The King's Speech

Dir: Tom Hooper

Australia

2010

118

15

On paper, The King’s Speech might seem a rather predictable costume drama, with checkboxes for a classy cast and dependable production values well ticked.

But it’s actually a very witty and inspiring watch, with an interesting focus (similarly to Stephen Frears’ The Queen) on one of the monarchy’s more difficult hours – and has just received eight nominations for the British Independent Film Awards.

Colin Firth is excellent as George VI or “Bertie”, the shy and stammering brother of confident, glamorous Edward, who is thrust uncomfortably into the spotlight after Edward’s abdication (following his scandalous engagement to divorcee Wallis Simpson).

Becoming King was quite literally George’s worst nightmare – a lifetime of public, nationally broadcast speeches loomed, and The King’s Speech follows his engagement of Australian speech therapist Lionel Logue (Geoffrey Rush) as he battles to overcome his crippling stammer in preparation for the worst of these engagements – his coronation address. Firth (still riding on a wave of glory from his Oscar-nominated turn in A Single Man) is wonderful as Bertie, with Helena Bonham-Carter providing dependably excellent (as well as visually convincing) support as his loyal wife Elizabeth, the Queen Mother.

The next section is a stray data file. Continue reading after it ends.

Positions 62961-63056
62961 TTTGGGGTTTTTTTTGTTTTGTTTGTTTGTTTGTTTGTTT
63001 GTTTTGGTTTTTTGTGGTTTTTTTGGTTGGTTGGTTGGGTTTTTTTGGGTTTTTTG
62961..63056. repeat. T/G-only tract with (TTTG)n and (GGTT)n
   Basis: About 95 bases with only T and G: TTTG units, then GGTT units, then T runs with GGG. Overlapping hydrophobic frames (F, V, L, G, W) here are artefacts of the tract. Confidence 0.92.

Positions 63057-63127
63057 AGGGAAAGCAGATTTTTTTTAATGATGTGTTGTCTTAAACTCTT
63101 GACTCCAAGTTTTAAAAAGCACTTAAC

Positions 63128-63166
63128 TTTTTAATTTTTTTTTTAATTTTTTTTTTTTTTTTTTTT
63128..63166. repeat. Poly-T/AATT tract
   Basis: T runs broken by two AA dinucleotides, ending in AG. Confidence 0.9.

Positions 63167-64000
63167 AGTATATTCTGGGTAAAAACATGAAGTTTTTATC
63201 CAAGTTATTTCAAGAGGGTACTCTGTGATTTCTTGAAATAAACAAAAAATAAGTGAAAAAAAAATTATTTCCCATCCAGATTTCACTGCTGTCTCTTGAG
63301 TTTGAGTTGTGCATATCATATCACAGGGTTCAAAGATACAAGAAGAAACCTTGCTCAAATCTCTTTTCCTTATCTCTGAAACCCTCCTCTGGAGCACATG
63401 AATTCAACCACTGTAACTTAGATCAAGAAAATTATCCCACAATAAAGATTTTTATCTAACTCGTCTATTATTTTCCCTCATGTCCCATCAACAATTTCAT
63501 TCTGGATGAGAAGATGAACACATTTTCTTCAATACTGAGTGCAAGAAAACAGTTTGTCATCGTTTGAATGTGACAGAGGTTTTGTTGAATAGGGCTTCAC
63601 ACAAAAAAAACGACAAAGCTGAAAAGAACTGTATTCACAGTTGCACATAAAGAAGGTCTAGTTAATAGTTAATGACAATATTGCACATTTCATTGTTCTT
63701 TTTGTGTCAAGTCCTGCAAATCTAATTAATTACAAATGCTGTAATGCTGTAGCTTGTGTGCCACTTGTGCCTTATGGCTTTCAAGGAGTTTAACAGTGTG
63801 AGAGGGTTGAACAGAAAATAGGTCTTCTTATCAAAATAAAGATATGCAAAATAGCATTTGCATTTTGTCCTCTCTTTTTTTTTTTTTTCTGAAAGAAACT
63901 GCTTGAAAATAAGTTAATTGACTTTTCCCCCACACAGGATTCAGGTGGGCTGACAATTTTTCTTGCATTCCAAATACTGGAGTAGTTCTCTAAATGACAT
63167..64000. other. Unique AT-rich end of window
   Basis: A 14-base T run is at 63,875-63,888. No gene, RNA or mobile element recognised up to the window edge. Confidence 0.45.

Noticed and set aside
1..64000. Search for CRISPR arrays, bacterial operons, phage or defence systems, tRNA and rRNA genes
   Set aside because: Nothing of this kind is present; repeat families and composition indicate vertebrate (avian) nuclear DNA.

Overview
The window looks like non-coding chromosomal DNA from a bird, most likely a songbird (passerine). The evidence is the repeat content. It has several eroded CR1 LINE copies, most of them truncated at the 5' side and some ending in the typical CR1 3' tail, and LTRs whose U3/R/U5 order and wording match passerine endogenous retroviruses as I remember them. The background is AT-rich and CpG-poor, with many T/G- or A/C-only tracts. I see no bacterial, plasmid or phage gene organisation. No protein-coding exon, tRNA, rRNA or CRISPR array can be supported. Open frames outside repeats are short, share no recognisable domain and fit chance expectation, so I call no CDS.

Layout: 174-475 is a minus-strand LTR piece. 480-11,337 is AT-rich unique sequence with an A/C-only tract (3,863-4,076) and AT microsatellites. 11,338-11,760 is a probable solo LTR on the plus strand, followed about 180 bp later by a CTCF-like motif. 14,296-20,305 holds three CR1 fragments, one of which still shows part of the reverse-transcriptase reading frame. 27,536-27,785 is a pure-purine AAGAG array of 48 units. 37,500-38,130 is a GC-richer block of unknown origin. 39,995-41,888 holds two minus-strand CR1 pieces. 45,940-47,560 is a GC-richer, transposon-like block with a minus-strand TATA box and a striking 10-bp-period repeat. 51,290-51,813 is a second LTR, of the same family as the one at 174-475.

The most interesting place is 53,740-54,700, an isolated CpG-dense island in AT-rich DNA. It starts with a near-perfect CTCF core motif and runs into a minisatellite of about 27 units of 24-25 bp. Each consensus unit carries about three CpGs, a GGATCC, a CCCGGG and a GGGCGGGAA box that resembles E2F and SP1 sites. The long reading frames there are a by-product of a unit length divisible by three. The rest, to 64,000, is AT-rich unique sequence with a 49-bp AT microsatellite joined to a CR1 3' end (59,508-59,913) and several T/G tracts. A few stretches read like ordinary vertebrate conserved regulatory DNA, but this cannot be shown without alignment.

Slyly unconventional, The King’s Speech digs deep into a very difficult time for the monarchy, struggling to regroup after Edward’s unexpected step down.

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